Lissos and Syia were the harbours of the city of Elyros, the most important ancient city of the area, located near the village Rodovani. It was established in the Classical period and flourished until the Late Antiquity. The early history of the city is unknown. Based on inscriptions and coins of the 3rd century BC, we know the city allied with King Magas of Cyrene, and joined the League of Oreians. Lissos had powerful trading and fishing navy.
There were discovered ruins of theatre, aqueduct, cemetery, and baths of the ancient times, and Palaiochristian basilicas. In the area, there were also found many votive objects, which are now exhibited at the Archaeological Museums of Heraklion and Chania. In no other city of Crete, apart from Gortys, there were found so many pieces of sculpture. This fact testifies the prosperity and the power of the Asclepieion of Lissos. Lissos has its own coins with the images of Artemis and dolphin and the word LISION (of the Lisians).
Beside the Asklepieion and the Roman necropolis there are also two Greek Orthodox churches: Agios Kyrikos has some nice frescoes, and the chapel of Panagia is built with ancient marble blocks.
The small beach is a coarse pebble beach. Nobody lives in Lissos nowadays. You can reach it from Sougia by boat or by foot (90 minutes walk).References:
The Palazzo Colonna is a palatial block of buildings built in part over ruins of an old Roman Serapeum, and has belonged to the prestigious Colonna family for over twenty generations.
The first part of the palace dates from the 13th century, and tradition holds that the building hosted Dante in his visit to Rome. The first documentary mention notes that the property hosted Cardinal Giovanni and Giacomo Colonna in the 13th century. It was also home to Cardinal Oddone Colonna before he ascended to the papacy as Martin V (1417–1431).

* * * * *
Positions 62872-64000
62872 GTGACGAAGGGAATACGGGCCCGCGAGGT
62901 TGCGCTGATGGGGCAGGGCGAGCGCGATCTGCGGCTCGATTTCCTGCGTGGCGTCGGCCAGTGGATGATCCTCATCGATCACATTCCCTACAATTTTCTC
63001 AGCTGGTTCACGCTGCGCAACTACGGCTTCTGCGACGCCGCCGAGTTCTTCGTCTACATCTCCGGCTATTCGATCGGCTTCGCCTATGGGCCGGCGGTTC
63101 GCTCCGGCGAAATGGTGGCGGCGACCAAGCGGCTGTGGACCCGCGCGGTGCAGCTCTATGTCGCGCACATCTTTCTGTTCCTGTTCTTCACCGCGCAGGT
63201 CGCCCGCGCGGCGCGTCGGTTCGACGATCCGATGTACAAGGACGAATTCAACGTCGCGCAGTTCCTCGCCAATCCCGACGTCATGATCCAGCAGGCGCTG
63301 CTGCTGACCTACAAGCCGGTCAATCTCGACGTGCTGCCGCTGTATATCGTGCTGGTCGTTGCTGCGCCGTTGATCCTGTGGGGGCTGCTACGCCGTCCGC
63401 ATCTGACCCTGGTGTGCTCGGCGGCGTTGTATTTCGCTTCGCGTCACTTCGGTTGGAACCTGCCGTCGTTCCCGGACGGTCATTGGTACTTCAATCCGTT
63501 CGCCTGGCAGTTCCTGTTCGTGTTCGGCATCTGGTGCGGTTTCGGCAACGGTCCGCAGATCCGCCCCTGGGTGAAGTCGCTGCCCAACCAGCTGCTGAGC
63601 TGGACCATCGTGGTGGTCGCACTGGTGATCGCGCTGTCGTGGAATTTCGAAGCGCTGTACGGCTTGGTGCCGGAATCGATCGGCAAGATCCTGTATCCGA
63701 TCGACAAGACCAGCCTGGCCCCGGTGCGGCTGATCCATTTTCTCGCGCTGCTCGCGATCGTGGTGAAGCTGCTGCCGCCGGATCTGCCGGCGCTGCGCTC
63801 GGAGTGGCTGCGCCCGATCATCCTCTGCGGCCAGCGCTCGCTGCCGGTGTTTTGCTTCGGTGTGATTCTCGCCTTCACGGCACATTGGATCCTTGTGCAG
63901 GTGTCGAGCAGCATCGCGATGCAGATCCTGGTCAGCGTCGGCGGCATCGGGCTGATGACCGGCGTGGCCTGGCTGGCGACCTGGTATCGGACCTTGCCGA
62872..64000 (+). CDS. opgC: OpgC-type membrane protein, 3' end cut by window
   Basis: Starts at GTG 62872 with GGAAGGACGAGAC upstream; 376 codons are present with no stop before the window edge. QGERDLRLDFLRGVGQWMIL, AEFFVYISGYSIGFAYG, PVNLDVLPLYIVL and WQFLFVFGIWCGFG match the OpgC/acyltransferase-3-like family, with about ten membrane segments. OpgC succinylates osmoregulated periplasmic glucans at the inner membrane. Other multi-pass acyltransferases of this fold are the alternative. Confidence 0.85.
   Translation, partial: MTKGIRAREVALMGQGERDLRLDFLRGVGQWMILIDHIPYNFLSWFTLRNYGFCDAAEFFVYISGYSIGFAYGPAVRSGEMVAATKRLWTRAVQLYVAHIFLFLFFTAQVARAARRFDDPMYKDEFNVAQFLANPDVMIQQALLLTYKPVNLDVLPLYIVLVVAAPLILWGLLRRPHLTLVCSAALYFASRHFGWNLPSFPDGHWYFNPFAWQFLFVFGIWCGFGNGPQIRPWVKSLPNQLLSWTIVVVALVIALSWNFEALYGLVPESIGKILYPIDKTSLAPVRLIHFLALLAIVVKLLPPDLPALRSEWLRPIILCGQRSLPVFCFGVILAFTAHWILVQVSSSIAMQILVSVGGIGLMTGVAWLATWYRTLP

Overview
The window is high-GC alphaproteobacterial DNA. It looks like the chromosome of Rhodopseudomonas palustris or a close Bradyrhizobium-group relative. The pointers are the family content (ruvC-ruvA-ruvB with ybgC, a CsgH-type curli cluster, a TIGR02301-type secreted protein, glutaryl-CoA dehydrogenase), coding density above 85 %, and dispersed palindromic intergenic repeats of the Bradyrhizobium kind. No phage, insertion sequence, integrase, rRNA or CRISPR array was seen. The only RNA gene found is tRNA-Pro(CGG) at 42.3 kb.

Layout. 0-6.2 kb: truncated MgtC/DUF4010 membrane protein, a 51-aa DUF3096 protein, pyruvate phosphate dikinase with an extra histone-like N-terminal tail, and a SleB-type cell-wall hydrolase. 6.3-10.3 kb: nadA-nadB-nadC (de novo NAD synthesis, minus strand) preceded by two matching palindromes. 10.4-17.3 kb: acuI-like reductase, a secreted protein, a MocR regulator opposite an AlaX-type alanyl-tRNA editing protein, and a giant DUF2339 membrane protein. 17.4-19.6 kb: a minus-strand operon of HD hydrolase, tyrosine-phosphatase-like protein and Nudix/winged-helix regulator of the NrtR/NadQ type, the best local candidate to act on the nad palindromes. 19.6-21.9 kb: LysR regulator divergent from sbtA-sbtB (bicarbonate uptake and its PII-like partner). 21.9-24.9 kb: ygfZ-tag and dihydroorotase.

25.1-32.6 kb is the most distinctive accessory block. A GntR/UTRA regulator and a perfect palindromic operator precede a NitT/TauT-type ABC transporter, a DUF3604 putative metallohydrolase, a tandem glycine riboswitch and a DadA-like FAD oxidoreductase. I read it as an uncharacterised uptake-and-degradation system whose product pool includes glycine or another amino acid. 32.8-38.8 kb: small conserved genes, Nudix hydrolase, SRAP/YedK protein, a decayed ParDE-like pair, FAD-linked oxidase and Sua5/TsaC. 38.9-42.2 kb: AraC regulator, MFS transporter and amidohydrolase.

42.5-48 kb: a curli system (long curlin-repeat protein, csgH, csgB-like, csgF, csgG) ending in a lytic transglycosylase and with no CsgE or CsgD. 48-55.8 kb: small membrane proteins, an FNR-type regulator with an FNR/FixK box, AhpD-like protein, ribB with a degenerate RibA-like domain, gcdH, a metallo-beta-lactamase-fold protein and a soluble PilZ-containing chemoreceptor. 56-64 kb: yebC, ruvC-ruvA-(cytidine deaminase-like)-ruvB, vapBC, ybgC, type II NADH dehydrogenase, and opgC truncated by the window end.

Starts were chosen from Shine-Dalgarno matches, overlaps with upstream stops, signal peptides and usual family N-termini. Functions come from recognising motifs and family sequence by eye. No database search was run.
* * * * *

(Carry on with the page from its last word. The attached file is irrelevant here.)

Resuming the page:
With his passing, the palace was sacked during feuds, and the main property passed into the hands of the Della Rovere family. It returned to the Colonna family when Marcantonio I Colonna married Lucrezia Gara Franciotti Della Rovere, the niece of pope Julius II. The Colonna"s alliance to the Habsburg power, likely protected the palace from looting during the Sack of Rome (1527).
Starting with Filippo Colonna (1578–1639) many changes have refurbished and create a unitary complex around a central garden. Architects including Girolamo Rainaldi and Paolo Marucelli labored on specific projects. Only in the 17th and 18th centuries were the main facades completed. Much of this design was completed by Antonio del Grande (including the grand gallery), and Girolamo Fontana (decoration of gallery). In the 18th century, the long low facade designed by Nicola Michetti with later additions by Paolo Posi with taller corner blocks (facing Piazza Apostoli) was constructed recalls earlier structures resembling a fortification.
The main gallery (completed 1703) and the masterful Colonna art collection was acquired after 1650 by both the cardinal Girolamo I Colonna and his nephew the Connestabile Lorenzo Onofrio Colonna and includes works by Lorenzo Monaco, Domenico Ghirlandaio, Palma the Elder, Salviati, Bronzino, Tintoretto, Pietro da Cortona, Annibale Carracci (painting of The Beaneater), Guercino, Francesco Albani, Muziano and Guido Reni. Ceiling frescoes by Filippo Gherardi, Giovanni Coli, Sebastiano Ricci, and Giuseppe Bartolomeo Chiari celebrate the role of Marcantonio II Colonna in the battle of Lepanto (1571). The gallery is open to the public on Saturday mornings.
The older wing of the complex known as the Princess Isabelle"s apartments, but once housing Martin V"s library and palace, contains frescoes by Pinturicchio, Antonio Tempesta, Crescenzio Onofri, Giacinto Gimignani, and Carlo Cesi. It contains a collection of landscapes and genre scenes by painters like Gaspard Dughet, Caspar Van Wittel (Vanvitelli), and Jan Brueghel the Elder.
Along with the possessions of the Doria-Pamphilij and Pallavacini-Rospigliosi families, this is one of the largest private art collections in Rome.